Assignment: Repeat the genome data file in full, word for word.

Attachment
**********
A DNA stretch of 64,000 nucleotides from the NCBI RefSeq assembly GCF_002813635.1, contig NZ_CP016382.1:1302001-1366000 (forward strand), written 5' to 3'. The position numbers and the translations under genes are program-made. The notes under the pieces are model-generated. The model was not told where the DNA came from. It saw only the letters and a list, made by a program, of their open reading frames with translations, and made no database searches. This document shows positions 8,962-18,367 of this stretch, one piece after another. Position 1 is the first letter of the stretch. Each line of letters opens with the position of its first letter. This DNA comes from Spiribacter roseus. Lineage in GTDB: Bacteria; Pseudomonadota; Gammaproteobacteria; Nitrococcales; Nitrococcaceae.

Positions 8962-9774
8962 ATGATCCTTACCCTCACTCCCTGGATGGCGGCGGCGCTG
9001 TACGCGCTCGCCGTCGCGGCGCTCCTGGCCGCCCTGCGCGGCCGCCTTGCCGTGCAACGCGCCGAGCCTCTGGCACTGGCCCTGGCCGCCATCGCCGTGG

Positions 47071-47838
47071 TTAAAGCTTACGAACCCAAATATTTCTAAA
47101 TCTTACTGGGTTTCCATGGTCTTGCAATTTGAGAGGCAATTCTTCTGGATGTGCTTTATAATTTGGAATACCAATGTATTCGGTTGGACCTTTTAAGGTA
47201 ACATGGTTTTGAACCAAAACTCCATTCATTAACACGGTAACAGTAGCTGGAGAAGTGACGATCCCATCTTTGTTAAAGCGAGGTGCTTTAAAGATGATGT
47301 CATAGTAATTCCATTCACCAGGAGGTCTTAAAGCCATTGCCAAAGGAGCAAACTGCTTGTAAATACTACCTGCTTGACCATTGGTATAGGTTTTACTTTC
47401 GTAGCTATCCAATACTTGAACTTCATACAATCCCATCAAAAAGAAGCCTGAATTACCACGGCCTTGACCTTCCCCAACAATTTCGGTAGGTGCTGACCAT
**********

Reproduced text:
A DNA stretch of 64,000 nucleotides from the NCBI RefSeq assembly GCF_002813635.1, contig NZ_CP016382.1:1302001-1366000 (forward strand), written 5' to 3'. The position numbers and the translations under genes are program-made. The notes under the pieces are model-generated. The model was not told where the DNA came from. It saw only the letters and a list, made by a program, of their open reading frames with translations, and made no database searches. This document shows positions 8,962-18,367 of this stretch, one piece after another. Position 1 is the first letter of the stretch. Each line of letters opens with the position of its first letter. This DNA comes from Spiribacter roseus. Lineage in GTDB: Bacteria; Pseudomonadota; Gammaproteobacteria; Nitrococcales; Nitrococcaceae.

Positions 8962-9774
8962 ATGATCCTTACCCTCACTCCCTGGATGGCGGCGGCGCTG
9001 TACGCGCTCGCCGTCGCGGCGCTCCTGGCCGCCCTGCGCGGCCGCCTTGCCGTGCAACGCGCCGAGCCTCTGGCACTGGCCCTGGCCGCCATCGCCGTGG

Positions 47071-47838
47071 TTAAAGCTTACGAACCCAAATATTTCTAAA
47101 TCTTACTGGGTTTCCATGGTCTTGCAATTTGAGAGGCAATTCTTCTGGATGTGCTTTATAATTTGGAATACCAATGTATTCGGTTGGACCTTTTAAGGTA
47201 ACATGGTTTTGAACCAAAACTCCATTCATTAACACGGTAACAGTAGCTGGAGAAGTGACGATCCCATCTTTGTTAAAGCGAGGTGCTTTAAAGATGATGT
47301 CATAGTAATTCCATTCACCAGGAGGTCTTAAAGCCATTGCCAAAGGAGCAAACTGCTTGTAAATACTACCTGCTTGACCATTGGTATAGGTTTTACTTTC
47401 GTAGCTATCCAATACTTGAACTTCATACAATCCCATCAAAAAGAAGCCTGAATTACCACGGCCTTGACCTTCCCCAACAATTTCGGTAGGTGCTGACCAT